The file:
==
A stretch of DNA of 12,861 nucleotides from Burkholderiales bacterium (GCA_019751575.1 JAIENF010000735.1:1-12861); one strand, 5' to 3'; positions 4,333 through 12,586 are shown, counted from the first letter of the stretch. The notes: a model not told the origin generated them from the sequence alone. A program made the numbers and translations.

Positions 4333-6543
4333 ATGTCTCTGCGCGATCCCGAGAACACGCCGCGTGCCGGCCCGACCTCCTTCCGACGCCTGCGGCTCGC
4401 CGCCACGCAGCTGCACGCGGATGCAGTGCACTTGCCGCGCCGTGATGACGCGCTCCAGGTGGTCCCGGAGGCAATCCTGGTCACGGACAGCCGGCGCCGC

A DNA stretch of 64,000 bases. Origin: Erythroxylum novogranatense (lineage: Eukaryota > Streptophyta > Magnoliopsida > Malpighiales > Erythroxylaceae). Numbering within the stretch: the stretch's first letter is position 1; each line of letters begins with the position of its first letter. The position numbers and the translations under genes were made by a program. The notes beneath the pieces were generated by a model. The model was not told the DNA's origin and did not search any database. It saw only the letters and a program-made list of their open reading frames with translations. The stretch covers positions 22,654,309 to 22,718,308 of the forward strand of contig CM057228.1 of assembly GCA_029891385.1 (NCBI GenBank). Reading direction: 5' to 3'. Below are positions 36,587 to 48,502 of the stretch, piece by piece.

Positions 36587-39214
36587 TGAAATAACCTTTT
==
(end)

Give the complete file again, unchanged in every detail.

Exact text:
A stretch of DNA of 12,861 nucleotides from Burkholderiales bacterium (GCA_019751575.1 JAIENF010000735.1:1-12861); one strand, 5' to 3'; positions 4,333 through 12,586 are shown, counted from the first letter of the stretch. The notes: a model not told the origin generated them from the sequence alone. A program made the numbers and translations.

Positions 4333-6543
4333 ATGTCTCTGCGCGATCCCGAGAACACGCCGCGTGCCGGCCCGACCTCCTTCCGACGCCTGCGGCTCGC
4401 CGCCACGCAGCTGCACGCGGATGCAGTGCACTTGCCGCGCCGTGATGACGCGCTCCAGGTGGTCCCGGAGGCAATCCTGGTCACGGACAGCCGGCGCCGC

A DNA stretch of 64,000 bases. Origin: Erythroxylum novogranatense (lineage: Eukaryota > Streptophyta > Magnoliopsida > Malpighiales > Erythroxylaceae). Numbering within the stretch: the stretch's first letter is position 1; each line of letters begins with the position of its first letter. The position numbers and the translations under genes were made by a program. The notes beneath the pieces were generated by a model. The model was not told the DNA's origin and did not search any database. It saw only the letters and a program-made list of their open reading frames with translations. The stretch covers positions 22,654,309 to 22,718,308 of the forward strand of contig CM057228.1 of assembly GCA_029891385.1 (NCBI GenBank). Reading direction: 5' to 3'. Below are positions 36,587 to 48,502 of the stretch, piece by piece.

Positions 36587-39214
36587 TGAAATAACCTTTT